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Articles 1 - 8 of 8

Full-Text Articles in Law

Mandating Minimum Quality In Mass Arbitration, Jeffrey W. Stempel Jan 2008

Mandating Minimum Quality In Mass Arbitration, Jeffrey W. Stempel

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The Supreme Court's decision in McMahon and its progeny has led many businesses and employers to embrace what was once deemed a localized, industry-specific practice. The "new" or "mass arbitration" only mildly resembles the traditional system employed by niches in industry for settling commercial matters among commercial actors. While the "old" system involved parties who were relatively equal in bargaining power and knowledge, these systems for mass arbitration lack a freely entered bargain and resemble more closely, contracts of adhesion. Privatized arbitration resolves issues of both statutory and substantive law, and there is a strong argument, given the inexperience of …


Arbitration, Unconscionability, And Equilibrium: The Return Of Unconscionability Analysis As A Counterweight To Arbitration Formalism, Jeffrey W. Stempel Jan 2004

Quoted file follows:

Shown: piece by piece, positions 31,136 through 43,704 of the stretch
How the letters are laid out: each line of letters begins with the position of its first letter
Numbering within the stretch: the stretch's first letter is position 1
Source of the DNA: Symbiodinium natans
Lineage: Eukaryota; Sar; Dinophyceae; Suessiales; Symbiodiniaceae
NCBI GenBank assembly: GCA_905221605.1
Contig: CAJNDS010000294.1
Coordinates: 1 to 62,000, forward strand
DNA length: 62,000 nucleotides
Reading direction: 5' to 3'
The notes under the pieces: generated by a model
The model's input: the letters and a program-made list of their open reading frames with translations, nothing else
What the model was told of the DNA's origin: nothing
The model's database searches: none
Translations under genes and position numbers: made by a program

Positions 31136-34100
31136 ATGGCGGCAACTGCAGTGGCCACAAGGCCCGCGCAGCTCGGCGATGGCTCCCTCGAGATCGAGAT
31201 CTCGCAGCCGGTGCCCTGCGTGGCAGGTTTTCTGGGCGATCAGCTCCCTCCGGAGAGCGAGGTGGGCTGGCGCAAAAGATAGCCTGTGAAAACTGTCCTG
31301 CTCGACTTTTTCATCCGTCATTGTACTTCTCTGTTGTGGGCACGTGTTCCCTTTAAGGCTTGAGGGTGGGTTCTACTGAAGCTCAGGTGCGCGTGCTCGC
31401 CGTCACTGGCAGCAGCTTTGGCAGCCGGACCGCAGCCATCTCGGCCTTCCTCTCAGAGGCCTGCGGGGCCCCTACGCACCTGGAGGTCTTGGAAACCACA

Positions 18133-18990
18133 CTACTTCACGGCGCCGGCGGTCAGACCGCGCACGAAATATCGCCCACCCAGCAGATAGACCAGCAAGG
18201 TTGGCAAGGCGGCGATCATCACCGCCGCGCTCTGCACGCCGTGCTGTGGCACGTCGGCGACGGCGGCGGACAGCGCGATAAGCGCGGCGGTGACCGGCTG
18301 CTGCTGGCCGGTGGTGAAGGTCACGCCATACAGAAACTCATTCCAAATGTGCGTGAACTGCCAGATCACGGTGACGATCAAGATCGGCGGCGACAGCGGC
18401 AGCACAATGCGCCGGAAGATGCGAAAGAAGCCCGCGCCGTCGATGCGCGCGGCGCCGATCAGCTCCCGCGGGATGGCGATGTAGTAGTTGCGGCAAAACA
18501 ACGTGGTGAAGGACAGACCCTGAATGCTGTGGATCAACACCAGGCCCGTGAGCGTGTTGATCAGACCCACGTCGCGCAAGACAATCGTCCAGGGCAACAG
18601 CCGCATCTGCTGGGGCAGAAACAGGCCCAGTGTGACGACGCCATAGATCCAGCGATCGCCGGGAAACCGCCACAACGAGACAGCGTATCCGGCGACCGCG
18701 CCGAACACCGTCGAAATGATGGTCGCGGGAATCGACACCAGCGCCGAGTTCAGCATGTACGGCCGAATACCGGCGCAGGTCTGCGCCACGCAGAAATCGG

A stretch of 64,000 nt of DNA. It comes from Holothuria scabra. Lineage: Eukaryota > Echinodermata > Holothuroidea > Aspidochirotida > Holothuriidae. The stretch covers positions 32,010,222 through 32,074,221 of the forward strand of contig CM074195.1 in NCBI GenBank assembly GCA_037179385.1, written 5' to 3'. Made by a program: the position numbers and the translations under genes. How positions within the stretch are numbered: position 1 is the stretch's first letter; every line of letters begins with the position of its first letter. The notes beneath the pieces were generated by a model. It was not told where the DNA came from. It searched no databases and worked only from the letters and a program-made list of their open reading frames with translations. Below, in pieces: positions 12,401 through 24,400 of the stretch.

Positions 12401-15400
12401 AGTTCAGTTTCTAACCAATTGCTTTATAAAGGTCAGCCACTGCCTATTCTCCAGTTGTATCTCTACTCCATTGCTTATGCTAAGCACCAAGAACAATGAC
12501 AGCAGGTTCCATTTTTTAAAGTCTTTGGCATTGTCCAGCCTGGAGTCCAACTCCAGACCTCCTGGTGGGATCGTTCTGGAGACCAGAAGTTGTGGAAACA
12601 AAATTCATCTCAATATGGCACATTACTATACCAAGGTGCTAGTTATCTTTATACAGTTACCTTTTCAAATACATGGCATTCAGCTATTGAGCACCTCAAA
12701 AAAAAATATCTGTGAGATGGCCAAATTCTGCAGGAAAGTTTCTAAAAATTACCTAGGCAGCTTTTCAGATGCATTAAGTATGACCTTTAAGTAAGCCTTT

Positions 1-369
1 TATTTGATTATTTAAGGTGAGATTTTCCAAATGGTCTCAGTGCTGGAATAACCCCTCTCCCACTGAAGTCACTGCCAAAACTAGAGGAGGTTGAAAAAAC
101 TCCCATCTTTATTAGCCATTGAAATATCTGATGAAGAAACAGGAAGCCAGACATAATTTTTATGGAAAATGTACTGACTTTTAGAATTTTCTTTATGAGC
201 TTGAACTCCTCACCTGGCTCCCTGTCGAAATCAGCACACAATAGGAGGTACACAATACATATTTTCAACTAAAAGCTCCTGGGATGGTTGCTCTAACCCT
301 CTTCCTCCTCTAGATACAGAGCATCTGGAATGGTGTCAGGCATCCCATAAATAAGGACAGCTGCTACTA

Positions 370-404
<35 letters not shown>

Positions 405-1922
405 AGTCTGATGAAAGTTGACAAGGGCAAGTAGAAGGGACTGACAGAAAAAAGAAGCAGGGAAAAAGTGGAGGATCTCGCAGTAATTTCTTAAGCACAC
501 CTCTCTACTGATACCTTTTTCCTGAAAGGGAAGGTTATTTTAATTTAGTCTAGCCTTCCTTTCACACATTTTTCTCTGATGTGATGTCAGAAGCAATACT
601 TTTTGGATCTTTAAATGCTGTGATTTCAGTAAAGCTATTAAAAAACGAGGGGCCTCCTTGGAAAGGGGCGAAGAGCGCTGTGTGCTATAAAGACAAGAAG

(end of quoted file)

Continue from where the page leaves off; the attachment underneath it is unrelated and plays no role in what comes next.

Arbitration, Unconscionability, And Equilibrium: The Return Of Unconscionability Analysis As A Counterweight To Arbitration Formalism, Jeffrey W. Stempel

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However incomplete, unaggressive, or sub-optimal, unconscionability analysis of arbitration agreements has made something of a comeback in the late twentieth century and early twenty-first century. Just as nature abhors a vacuum, water seeks to be level, and ecosystems work to retain environmental stability, the legal system has witnessed an incremental effort by lower courts to soften the rough edges of the Supreme Court's pro-arbitration jurisprudence through rediscovery of what might be called the “unconscionability norm”--a collective judicial view as to what aspects of an arbitration arrangement are too unfair to merit judicial enforcement. In rediscovering and reinvigorating the unconscionability norm …